We’re all used to updating our Windows Server operating systems with the Windows Update GUI, but did you know that you can update your server using command prompt and “sconfig”?
The past few years I’ve been managing quite a few Windows Server Core Instances that as we all know, do not have a GUI. In order to update those instances, you need to run Windows Update using the command line, but this method actually also works on normal Windows Server instances with the GUI as well!
Please enjoy this video or read on for why and how!
Using a GUI is great, however sometimes it’s not needed, and sometimes it even causes problems if it looses the backend connection where it’s pulling the data from. I’ve seen this true on newer Windows operating systems where the Windows Update GUI stops updating and you just sit there thinking the updates are running, when they are actually all complete.
The GUI also creates additional overhead and clutter. If there was an easier alternative to perform this function, wouldn’t it just make sense?
On Windows Server instances that have a GUI, I find it way faster and more responsive to just open an elevated (Administrative) command prompt, and kick off Windows Updates from there.
You can use this method on all modern Windows Server versions:
Windows Server (with a GUI)
Windows Server Core (without a GUI)
This also works with Windows Server Update Services so you can use this method either connecting to Windows Update (Microsoft Update) or Windows Server Update Services (WSUS).
Now lets get started!
Open an Administrative (elevated) command prompt
Run “sconfig” to launch the “Server Configuration” application
Select option “6” to “Download and Install Windows Updates”
Choose “A” for all updates, or “R” for recommended updates, and a scan will start
After the available updates are shown, choose “A” for all updates, “N” for no updates, or “S” for single update selection
After performing the above, the updates will download and install.
I find it so much easier to use this method when updating many/multiple servers instead of the GUI. Once the updates are complete and you’re back at the “Server Configuration” application, you can use option “13” to restart Windows.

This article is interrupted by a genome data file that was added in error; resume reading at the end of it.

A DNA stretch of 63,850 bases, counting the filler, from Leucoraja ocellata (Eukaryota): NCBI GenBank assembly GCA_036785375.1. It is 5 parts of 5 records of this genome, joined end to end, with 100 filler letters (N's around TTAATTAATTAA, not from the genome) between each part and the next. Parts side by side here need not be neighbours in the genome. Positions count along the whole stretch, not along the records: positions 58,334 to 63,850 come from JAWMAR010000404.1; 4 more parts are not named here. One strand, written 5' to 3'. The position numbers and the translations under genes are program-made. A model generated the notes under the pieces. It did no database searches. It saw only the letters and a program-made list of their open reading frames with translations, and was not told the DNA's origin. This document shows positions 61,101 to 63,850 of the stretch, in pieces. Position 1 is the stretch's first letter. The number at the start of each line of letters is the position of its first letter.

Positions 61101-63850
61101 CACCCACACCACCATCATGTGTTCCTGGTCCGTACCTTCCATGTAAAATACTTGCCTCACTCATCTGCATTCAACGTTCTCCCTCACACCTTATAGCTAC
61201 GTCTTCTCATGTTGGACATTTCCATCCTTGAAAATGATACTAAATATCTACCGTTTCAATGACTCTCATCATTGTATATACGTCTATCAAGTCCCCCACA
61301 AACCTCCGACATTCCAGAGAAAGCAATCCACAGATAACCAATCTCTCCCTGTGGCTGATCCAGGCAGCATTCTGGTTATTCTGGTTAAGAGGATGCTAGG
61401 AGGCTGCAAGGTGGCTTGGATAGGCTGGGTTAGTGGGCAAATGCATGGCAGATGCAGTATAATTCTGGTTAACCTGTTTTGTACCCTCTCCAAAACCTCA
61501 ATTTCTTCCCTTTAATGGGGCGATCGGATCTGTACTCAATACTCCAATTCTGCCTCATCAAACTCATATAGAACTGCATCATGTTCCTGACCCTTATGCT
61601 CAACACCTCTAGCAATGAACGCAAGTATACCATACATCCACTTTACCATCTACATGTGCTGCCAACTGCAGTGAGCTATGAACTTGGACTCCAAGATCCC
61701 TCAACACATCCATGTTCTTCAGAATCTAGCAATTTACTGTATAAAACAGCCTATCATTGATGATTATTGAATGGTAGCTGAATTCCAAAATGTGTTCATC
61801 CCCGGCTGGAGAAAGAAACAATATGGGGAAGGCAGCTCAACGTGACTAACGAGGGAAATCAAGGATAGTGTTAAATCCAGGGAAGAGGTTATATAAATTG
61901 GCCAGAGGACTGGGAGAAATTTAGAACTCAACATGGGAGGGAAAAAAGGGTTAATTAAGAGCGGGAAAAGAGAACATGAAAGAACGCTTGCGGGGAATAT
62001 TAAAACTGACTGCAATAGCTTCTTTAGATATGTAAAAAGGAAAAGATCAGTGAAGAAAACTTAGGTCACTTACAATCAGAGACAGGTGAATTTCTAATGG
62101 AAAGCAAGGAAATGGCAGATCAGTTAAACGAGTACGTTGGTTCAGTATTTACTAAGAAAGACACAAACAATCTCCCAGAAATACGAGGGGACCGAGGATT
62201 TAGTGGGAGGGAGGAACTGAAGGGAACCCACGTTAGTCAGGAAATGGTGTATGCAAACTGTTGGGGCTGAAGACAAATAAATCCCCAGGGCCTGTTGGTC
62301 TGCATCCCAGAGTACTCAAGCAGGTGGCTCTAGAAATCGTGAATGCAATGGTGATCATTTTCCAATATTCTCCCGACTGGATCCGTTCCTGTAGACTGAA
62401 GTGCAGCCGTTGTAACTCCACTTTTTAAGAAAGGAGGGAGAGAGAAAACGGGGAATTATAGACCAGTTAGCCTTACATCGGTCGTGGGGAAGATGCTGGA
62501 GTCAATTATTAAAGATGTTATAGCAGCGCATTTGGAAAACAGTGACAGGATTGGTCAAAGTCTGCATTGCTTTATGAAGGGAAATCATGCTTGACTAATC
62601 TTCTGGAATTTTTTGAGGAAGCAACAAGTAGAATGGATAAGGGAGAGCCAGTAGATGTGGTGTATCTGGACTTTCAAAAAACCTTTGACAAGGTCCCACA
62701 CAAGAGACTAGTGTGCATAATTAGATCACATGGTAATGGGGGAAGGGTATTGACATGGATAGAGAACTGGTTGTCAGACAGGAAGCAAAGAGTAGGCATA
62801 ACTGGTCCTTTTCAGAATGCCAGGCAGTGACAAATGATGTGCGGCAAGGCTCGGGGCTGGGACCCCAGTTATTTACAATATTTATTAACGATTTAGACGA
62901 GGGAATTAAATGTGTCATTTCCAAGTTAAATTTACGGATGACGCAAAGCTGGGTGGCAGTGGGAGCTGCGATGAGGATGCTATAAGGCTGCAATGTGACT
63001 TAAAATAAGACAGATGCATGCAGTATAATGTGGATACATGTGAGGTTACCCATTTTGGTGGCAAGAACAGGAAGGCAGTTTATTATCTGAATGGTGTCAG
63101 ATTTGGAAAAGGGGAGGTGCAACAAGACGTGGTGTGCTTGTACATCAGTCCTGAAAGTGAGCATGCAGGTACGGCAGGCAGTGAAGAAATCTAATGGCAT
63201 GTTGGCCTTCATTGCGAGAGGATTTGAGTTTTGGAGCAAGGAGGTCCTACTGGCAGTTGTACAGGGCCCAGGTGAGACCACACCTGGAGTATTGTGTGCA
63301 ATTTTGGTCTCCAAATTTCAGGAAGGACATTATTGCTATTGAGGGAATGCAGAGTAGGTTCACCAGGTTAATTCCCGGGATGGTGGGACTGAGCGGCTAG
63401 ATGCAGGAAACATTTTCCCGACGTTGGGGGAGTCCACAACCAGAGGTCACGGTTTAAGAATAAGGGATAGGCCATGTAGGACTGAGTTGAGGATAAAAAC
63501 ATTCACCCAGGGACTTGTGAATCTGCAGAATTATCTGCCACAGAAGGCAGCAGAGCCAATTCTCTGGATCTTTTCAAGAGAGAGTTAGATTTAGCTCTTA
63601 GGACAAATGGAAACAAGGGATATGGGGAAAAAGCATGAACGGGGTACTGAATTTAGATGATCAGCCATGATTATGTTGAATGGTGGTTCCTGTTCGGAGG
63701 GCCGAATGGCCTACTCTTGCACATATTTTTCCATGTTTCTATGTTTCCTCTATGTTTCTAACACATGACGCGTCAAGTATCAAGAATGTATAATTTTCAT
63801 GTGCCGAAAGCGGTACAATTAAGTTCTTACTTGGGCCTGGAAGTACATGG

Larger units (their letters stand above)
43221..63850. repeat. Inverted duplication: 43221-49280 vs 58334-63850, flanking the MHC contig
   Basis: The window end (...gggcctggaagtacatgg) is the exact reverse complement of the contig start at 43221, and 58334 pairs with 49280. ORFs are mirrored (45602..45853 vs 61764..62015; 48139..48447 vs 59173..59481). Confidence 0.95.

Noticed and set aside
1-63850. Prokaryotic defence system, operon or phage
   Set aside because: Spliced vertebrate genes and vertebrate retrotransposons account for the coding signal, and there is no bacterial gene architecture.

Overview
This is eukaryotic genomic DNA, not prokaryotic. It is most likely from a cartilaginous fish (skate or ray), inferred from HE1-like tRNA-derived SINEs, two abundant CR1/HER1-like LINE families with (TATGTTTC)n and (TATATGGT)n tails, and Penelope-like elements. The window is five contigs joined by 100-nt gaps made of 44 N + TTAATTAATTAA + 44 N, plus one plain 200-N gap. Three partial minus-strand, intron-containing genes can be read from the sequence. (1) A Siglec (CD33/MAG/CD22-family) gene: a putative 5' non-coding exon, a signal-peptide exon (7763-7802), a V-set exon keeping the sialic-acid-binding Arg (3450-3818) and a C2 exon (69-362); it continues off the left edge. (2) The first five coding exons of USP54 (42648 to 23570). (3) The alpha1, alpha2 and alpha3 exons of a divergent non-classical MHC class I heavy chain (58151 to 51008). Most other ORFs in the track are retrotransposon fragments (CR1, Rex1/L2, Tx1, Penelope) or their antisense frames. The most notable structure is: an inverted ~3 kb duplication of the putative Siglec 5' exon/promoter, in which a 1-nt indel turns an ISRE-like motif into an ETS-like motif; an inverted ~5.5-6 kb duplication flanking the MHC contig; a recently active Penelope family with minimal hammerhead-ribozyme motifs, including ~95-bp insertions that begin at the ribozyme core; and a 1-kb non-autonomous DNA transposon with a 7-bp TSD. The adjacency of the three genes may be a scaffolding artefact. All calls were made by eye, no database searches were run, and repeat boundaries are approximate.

Today we’re going to discuss and deploy Active Directory Certificate Services on a Windows Server 2022 Server. Additionally, we’ll also be generating a domain certificate request inside of IIS and then assign the resultant certificate to a WSUS Server.
This video will demonstrate and explain the process of deploying a Windows Server 2022 Certification Authority with AD CS.
Check it out and feel free to leave a comment! Scroll down below for more information and details on the guide.
Who’s this guide for
This guide is perfect for a seasoned IT professional or a beginner who is looking at getting experience with Windows Server 2022.
What’s included in the video
In this guide I will walk you through the following:
When attempting to do a fresh install of Windows 11 using the ISO, you may receive the message “This PC can’t run Windows 11”. Additionally, “This PC doesn’t meet the minimum system requirements to install this version of Windows.”
Windows 11 has a new set of minimum system requirements and these include certain CPUs as well as a TPM 2.0 (Trusted Platform Module Version 2.0) chip, Secure Boot, and 8GB of RAM.
Please enjoy this video demonstrating the process:
To use this method as a workaround:
Download Rufus and place in a folder
Download Windows 11 ISO and place in a folder
Insert USB key that is larger than the size of the Windows 11 ISO (larger than 5.5GB)
Select your USB key under “Device”
Under “Boot Selection”, click on “SELECT”
Navigate to and select the Windows 11 ISO file
Under “Image option”, choose “Extended Windows 11 Installation (no TPM/no Secure Boot/8GB- RAM”